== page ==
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Redesign Walkthrough: How to Refinish an End Table

Updated: Jun 17, 2022

Refinishing, to me, has always felt like a show of respect for the past. I see it as giving new life to something that's lost it's luster so it can be used and enjoyed again. A short while ago, my husband's grandmother passed away and we were fortunate enough to inherit a couple of pieces of old wooden furniture that went unsold at the family's estate sale.

One piece was a wooden side table that I originally intended to repaint and flip. However, given the sentimental value of the piece and the fact that it happened to go great in our living room, we decided to keep it. This post shows how I took an ordinary end table and breathed new life into it - making it a showpiece in our living room.

Sanding It Down

When we inherited this piece, I was immediately happy about the overall condition (sturdy and relatively undamaged - especially compared to pieces I inherit from the curb). Aside from minor surface scratches, there were no major fixes required. Looks-wise, however, it needed updating in both color and style.

I started with lots of sanding. I sanded the legs bare with 120 then 220 grit sandpaper to achieve a smooth bare wood look. I loved the look of the natural wooden legs so much that I knew I would keep it exposed in the end. The rest of the piece I scuff-sanded. Meanwhile, I removed the pre-existing (and dated) handle and filled the hardware holes with Kwikwood. I also filled imperfections in the top with wood filler and a putty knife.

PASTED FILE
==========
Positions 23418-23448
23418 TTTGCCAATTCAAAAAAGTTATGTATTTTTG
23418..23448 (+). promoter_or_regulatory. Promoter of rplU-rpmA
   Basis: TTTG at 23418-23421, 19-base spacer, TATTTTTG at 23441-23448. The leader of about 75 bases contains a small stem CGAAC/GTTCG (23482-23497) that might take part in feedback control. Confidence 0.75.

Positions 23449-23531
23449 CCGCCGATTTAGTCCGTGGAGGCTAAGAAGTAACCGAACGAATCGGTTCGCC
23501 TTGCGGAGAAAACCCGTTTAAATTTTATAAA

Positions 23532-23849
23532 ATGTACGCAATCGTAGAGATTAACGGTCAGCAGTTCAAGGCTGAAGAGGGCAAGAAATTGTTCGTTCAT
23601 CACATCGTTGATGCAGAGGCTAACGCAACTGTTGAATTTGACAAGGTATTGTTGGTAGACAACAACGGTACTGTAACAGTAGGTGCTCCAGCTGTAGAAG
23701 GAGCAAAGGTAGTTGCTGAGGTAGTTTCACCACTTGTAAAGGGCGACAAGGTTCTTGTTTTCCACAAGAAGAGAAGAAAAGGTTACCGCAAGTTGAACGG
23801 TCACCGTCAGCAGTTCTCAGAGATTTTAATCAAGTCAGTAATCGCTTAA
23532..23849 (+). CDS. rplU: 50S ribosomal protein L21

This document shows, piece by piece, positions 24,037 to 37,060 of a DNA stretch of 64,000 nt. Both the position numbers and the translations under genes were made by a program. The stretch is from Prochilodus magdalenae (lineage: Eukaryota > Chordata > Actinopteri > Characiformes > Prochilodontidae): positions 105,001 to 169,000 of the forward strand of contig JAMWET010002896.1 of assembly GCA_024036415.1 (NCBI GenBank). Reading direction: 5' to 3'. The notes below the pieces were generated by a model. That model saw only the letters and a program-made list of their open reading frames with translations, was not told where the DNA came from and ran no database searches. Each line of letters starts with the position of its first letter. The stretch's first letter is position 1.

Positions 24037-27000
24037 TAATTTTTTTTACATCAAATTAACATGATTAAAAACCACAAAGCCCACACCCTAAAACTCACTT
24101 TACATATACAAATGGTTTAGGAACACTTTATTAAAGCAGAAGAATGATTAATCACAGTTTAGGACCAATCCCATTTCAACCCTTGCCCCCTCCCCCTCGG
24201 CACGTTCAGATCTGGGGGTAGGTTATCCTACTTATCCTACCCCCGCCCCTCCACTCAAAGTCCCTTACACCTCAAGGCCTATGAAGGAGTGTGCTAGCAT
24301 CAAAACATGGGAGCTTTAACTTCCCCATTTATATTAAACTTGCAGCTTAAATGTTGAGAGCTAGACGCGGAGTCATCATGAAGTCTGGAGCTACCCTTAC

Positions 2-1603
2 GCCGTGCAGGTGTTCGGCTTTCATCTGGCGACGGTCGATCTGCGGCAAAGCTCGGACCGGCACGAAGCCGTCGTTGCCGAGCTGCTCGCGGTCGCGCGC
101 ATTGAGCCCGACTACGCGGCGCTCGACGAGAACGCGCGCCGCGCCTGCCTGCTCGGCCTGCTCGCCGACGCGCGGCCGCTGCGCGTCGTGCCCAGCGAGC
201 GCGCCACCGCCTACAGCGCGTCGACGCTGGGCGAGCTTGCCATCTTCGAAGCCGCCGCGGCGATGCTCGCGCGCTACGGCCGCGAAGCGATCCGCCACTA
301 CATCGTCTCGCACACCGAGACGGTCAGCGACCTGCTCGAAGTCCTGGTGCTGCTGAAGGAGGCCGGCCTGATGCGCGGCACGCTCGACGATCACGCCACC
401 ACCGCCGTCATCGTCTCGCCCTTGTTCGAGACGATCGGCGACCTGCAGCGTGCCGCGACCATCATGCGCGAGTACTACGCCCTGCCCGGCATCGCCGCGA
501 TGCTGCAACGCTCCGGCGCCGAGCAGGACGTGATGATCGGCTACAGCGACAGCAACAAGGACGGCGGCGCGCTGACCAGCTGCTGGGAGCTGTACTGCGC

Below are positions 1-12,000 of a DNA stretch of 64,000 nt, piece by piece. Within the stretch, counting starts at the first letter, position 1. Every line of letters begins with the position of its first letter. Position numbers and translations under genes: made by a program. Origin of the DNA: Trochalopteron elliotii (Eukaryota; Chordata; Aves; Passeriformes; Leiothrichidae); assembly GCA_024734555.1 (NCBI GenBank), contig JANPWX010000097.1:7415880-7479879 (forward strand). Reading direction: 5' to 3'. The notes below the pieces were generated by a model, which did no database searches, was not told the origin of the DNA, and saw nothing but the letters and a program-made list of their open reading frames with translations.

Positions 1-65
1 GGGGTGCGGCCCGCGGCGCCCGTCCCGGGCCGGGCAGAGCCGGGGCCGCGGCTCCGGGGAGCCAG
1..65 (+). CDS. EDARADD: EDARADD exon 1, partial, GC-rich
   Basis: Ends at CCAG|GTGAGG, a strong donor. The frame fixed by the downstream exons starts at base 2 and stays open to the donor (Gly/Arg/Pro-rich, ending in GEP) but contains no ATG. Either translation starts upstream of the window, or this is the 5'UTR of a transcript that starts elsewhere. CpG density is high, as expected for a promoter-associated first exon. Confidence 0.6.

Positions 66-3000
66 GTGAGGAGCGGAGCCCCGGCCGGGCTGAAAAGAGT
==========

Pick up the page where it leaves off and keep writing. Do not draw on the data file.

After that, I sanded both the top of the table and the drawer face completely smooth, so that I was left with a naked end table - ready to be redressed.

Painting It On

Before paint, an important step is to prime. This helps the paint to adhere and look uniform throughout the piece. I taped the edges of the legs and primed with BIN primer.

Given how great the natural legs of the table looked, I started to envision a deep green for the top to draw more on the natural theme (my husband and I love green accents in our home and I already had an inkling that I was going to keep this one).

In a previous post I mentioned redoing my bathroom vanity in PPG Winning Ticket which is a beautiful green . For this table I used my second favorite green and a very close match to PPG's Winning Ticket, called Backwoods by Benjamin Moore and painted three coats across the face of the drawer and the top of the table, sanding with 400 grit between coats to ensure that I didn't leave brush strokes along the top.

After it dried, I applied two coats of Varathane Satin to protect it from future damage.

Finishing the Drawer

The original hardware pull didn't match the modern/natural style that I wanted for our living room, so I selected a simple, yet modern, black horizontal pull, aligned it in the center of the drawer, and drilled two new holes through the freshly painted finish.

After that, I simply placed the final two screws and I was ready to stage it in our home!

What Would You Have Done?

I want to know what you would have done differently! Do you agree with the color of the top - with the natural legs? Leave me a comment below to let me know what you think - I'm always trying to learn more from other DIY-ers!

Links to products

Note that these links are affiliate links, meaning that if you purchase them, I will get a small commission at no extra cost to you. Keep in mind that I'd never link to something I didn't personally use and recommend!

Black pulls:


Varathane topcoat:

Plant basket:

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